I’d add that this also comes about because they’ve bought the false idea that violence is inherently evil, when in reality it’s merely a feature of life. Hatred and violence are not intrinsic evils to be stamped out at all costs, they’re natural and necessary. There are some things we should hate. Sometimes violence is necessary; we crave it and constantly experience it vicariously (almost every sport worth watching basically amounts to ritualized conflict and controlled violence). We all have natural tendencies to anger, hatred, and violence — and we also have the ability to manage and restrain those raw emotions.

      Hoplophobes have spent so much mental energy trying to stamp out an ineradicable aspect of their own nature that it turns into a black pit inside them; they’ve never really tried to shine a light into that dark place, and they live in fear that they’ll be consumed by it. Because, ironically, they already are.

  21. avatar Randy Drescher says:

    Yeah man,peace & love….the colors. I see we are back to the gun just as likely to hurt a family member as a robber,lol. Here’s hoping the first robber parts his scalp with a nice head canoe, Randy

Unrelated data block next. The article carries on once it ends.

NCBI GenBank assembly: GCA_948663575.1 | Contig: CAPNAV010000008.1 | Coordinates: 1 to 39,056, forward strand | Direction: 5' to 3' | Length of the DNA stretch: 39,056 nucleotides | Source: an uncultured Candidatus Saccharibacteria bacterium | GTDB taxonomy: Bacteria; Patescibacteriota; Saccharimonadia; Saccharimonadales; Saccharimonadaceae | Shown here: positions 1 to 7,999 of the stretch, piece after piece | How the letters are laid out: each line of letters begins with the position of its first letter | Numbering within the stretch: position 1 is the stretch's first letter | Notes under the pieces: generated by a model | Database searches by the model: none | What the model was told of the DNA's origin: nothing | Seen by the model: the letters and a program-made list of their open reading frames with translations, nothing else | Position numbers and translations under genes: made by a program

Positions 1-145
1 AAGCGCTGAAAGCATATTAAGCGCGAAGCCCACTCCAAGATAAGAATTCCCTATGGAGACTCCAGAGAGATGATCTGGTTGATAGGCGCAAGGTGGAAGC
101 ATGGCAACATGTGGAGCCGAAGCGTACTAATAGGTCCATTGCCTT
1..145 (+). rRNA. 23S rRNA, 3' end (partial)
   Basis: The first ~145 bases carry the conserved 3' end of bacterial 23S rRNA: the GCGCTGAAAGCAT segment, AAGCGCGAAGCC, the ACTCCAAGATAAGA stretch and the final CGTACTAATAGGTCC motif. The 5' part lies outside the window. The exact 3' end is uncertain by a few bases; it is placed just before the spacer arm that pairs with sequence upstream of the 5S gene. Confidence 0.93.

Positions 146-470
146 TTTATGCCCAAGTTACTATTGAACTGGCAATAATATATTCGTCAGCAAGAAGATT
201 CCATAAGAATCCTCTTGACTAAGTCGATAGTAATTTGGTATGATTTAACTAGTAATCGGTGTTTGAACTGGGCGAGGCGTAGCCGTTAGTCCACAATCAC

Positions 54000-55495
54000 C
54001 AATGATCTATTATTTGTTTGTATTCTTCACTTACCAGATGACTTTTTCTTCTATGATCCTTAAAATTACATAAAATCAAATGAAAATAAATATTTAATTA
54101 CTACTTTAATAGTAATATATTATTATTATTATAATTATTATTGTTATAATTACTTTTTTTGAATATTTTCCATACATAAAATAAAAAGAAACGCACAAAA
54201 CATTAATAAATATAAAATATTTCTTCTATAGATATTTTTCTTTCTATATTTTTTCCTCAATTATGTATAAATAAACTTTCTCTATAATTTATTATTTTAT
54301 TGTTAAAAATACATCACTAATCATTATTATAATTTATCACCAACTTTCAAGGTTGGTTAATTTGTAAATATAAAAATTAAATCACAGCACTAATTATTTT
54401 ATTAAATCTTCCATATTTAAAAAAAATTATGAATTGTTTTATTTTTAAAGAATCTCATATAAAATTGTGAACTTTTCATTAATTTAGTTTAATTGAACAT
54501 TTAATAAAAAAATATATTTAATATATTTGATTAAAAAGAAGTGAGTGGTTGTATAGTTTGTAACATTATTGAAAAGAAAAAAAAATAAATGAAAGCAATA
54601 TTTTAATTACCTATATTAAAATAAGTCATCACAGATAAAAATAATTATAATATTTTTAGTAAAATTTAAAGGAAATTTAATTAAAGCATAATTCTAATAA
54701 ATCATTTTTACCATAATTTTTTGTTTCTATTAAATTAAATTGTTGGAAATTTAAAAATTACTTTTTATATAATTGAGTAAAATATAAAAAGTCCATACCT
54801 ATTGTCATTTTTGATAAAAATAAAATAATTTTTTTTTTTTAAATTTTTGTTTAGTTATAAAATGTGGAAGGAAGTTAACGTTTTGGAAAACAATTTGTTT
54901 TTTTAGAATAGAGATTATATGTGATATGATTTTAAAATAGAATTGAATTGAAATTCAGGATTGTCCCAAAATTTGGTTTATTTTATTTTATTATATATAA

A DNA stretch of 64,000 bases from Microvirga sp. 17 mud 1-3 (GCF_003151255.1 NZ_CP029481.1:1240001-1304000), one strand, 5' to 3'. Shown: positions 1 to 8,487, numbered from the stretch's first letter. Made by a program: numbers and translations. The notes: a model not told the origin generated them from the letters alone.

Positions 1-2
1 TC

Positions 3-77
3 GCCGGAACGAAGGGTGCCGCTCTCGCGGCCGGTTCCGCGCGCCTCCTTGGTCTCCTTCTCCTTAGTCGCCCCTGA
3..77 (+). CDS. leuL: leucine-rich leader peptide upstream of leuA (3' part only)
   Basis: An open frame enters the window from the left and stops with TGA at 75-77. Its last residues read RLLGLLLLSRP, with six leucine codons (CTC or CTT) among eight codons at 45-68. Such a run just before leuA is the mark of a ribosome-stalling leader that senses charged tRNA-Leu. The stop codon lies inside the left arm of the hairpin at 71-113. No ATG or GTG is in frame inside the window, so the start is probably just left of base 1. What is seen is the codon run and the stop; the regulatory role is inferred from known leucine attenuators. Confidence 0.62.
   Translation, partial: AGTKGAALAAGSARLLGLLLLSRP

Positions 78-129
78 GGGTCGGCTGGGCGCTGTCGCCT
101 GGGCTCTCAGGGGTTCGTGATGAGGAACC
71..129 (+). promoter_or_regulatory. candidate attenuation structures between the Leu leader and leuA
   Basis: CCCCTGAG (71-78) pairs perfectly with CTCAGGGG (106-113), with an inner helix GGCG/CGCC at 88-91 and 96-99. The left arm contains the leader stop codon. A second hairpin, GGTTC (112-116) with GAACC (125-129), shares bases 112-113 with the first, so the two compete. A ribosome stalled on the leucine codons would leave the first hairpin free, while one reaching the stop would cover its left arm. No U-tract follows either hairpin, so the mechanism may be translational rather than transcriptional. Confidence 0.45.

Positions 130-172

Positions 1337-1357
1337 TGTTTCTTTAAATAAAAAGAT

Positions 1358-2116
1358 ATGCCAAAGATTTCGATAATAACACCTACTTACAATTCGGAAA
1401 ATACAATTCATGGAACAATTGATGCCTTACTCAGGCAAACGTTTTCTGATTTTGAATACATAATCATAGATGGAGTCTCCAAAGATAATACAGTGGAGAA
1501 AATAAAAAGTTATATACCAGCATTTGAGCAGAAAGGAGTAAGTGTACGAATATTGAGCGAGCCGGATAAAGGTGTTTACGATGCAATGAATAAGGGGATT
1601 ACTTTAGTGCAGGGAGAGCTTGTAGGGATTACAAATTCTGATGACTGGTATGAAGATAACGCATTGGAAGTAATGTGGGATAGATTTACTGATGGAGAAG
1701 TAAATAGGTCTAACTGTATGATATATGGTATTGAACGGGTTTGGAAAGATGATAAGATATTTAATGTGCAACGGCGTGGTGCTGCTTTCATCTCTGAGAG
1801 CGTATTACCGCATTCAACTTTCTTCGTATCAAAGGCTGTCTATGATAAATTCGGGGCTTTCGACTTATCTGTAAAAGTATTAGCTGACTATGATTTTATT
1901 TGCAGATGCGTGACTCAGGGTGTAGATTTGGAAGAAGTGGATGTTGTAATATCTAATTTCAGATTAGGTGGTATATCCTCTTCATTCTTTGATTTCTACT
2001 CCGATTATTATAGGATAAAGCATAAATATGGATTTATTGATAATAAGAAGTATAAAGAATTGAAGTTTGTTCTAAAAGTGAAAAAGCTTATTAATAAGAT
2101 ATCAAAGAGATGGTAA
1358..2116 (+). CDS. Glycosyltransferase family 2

22. avatar Wiregrass says:

    “Are you killing an animal because you are hungry and plan to eat it, or for sport, simply to watch it die?”

    I think it is possible to kill an animal for sport and plan to eat it.

    My kids have also seen me in a fit of rage. It happens. But they have also seen me not draw a gun and shoot everybody in the room because of it.

  23. avatar Aharon says:

    The men’s rights movement calls such eunuchs as Lee “manginas”.

    from the about section on his website:
    “has built his entire career on storytelling, working as a producer, writer, director and manager for NBC, ABC, A&E, Disney, Hearst, History Channel, Meredith Corp and other major media groups”

    Yup, only a mangina could continue being employed by those companies.

  24. avatar Count Spatula says:

    I’m no more likely to talk to my daughter about using a gun for suicide than I am about OD’ing on her migraine medication or slitting her wrists with her razor or the ten inch chef’s knife she uses to chop onions. I would talk to her about suicide specifically – not necessarily the tool – if I felt circumstances warranted a discussion.